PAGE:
Unless you have configured R not to ask, every time you close R or RStudio you are prompted to save your workspace. This saves an RData file to the working directory. The functions save.image() and save() offer a little more flexibility, but basically do the same thing: they save all or part of your current workspace to disk.

Let’s say last week I did some analysis on the built-in dataset called iris and I executed the following right before ending my R session

> ls()
[1] 'fit1'    'iris'    'species'
> save.image('MyData.RData')

This saved the three objects in my global environment to a file called MyData.

Now I am ready to do a similar analysis on another data set about daisies. I load up the daisies data frame and create a unique list of all the species.

> ls()
[1] 'daisies' 'species'

I want to experiement with some models but I first want to take a look at what I did in the iris study, for reference. I load up the MyData file from the iris analysis using the following

> load('MyData.RData')
> ls()
[1] 'daisies' 'fit1'  'iris'  'species'

The problem with the default behavior of load() is that it does not allow me to load just one of the objects from the file but requires me to load all and throws them in my global environment. Sometimes, like here, this writes over objects that already exist in memory. My daisy species object got overwritten by the iris species object I had saved to disk.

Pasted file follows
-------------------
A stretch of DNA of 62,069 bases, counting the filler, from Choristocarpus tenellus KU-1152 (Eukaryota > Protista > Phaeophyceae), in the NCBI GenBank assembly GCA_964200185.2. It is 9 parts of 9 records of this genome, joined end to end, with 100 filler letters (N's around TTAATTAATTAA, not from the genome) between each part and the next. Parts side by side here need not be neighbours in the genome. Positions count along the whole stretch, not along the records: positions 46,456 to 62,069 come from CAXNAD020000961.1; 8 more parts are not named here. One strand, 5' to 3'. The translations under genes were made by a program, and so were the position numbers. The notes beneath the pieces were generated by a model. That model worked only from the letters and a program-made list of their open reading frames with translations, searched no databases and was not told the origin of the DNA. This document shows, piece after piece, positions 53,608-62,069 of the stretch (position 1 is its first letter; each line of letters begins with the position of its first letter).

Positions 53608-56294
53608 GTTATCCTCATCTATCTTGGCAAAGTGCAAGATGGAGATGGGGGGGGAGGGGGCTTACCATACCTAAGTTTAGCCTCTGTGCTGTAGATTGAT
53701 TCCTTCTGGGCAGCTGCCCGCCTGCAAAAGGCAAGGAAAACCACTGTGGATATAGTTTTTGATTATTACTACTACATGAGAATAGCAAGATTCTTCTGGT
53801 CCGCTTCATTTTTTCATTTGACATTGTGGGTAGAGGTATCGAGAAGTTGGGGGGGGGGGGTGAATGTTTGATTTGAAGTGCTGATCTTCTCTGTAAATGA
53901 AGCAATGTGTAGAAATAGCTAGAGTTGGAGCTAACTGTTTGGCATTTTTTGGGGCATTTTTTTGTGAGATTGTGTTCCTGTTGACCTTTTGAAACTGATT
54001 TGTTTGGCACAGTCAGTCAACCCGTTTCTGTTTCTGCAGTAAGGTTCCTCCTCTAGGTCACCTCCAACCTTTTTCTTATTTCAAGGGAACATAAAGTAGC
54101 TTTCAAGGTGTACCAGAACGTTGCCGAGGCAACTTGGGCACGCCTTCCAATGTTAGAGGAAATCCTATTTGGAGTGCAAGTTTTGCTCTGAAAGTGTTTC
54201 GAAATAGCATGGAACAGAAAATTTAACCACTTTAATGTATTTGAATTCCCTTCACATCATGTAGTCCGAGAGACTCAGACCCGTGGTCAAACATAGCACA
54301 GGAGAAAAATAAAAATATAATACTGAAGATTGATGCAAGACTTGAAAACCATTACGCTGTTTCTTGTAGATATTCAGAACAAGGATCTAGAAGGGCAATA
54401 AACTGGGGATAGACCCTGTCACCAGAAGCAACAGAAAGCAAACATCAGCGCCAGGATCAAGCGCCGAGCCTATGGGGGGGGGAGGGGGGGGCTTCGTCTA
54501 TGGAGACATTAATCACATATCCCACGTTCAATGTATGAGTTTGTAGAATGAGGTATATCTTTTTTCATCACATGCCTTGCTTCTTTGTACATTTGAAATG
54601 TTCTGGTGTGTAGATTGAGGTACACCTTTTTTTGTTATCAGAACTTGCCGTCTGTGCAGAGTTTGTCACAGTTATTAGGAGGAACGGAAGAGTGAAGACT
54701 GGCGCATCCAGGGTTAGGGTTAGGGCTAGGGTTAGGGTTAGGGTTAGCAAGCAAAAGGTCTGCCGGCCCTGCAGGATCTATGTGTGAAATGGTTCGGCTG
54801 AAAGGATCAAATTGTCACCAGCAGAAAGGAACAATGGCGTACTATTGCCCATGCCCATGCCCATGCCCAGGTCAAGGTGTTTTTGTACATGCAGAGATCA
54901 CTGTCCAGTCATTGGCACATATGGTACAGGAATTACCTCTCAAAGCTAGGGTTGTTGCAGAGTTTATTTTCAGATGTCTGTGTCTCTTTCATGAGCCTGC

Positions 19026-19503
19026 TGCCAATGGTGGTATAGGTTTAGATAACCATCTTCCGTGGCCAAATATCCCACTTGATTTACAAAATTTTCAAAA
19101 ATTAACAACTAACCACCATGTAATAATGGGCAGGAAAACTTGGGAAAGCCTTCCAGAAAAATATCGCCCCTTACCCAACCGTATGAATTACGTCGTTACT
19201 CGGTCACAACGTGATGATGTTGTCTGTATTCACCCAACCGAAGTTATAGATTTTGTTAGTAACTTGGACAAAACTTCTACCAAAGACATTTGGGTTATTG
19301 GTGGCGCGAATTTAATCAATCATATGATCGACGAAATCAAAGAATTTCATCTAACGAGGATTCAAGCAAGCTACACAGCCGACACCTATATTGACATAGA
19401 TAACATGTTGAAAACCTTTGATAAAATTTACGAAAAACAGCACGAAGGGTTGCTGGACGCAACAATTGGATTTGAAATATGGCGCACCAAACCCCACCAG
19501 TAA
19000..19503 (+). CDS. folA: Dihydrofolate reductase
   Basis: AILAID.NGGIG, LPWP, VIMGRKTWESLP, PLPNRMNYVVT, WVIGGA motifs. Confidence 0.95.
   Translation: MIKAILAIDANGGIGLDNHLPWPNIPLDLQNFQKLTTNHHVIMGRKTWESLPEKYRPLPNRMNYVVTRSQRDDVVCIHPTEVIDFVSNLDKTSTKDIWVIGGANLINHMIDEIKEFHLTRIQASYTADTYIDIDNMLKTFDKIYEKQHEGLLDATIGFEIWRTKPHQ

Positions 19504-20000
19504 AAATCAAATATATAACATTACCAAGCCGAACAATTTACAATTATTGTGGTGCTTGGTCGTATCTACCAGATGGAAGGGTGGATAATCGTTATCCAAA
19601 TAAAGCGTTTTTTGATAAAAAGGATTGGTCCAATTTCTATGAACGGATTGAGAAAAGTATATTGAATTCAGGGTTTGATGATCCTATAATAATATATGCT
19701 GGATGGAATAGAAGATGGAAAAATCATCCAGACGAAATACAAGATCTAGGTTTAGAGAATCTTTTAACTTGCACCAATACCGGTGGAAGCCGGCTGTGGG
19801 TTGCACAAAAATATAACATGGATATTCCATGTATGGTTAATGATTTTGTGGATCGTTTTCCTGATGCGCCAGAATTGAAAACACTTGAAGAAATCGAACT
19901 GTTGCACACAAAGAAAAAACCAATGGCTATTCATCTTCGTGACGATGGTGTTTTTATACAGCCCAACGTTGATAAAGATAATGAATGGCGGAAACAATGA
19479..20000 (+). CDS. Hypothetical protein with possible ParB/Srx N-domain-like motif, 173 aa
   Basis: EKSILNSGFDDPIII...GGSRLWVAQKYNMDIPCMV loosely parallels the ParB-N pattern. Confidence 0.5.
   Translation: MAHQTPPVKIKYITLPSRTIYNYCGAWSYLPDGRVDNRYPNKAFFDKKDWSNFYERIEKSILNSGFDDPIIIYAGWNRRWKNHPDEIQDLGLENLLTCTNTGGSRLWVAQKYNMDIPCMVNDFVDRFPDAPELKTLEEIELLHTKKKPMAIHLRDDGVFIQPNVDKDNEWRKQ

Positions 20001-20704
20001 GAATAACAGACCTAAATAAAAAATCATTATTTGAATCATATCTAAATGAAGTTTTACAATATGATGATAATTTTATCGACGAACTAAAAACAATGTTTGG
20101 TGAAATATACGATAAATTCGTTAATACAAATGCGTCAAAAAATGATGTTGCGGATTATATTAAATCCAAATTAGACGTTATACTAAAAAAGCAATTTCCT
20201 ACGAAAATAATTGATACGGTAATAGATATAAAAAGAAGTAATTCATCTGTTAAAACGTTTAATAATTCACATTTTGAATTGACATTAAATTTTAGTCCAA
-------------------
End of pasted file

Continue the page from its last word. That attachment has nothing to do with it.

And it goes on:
This isn’t really a problem if you always give objects unique names or if you remember every object you have saved in every file, but really, who can possibly do that? There is another way to combat this and that is to not rely on load()’s default behavior. The second parameter allows you to specify an environment other than the global environment in which to load the contents of an RData file. So, I could have, and should have, done this

  iris.env <- environment()
  load('MyData.RData', envir = iris.env)
  iris.fit1 <- iris.env$fit1

I’ve never really analyzed any iris or daisy data, but this illustrates what has happened to me on several different occasions when I need to compare the results from two separate analyses that have a similar structure and overlapping names for objects. I’ve written a convenience function to make this loading to an environment easier. My philosophy is that the only safe way to load data from an RData file is to load it to an environment, inspect that environment and then explicitly identify what it is I want in my global environment before putting it there. I never use the load() function directly any more and only ever use the following

  LoadToEnvironment <- function(RData, env = new.env()){
    load(RData, env)
    return(env) 
  }

If at some future point I wanted to compare the models from the iris and daisy analyses I would do the following

  iris.env <- LoadToEnvironment('iris.RData')
  daisy.env <- LoadToEnvironment('daisy.RData')
  iris.fit <- iris.env$fit1
  daisy.fit <- daisy.env$fit1
  # Compare iris.fit and daisy.fit

I wish you happy and safe coding.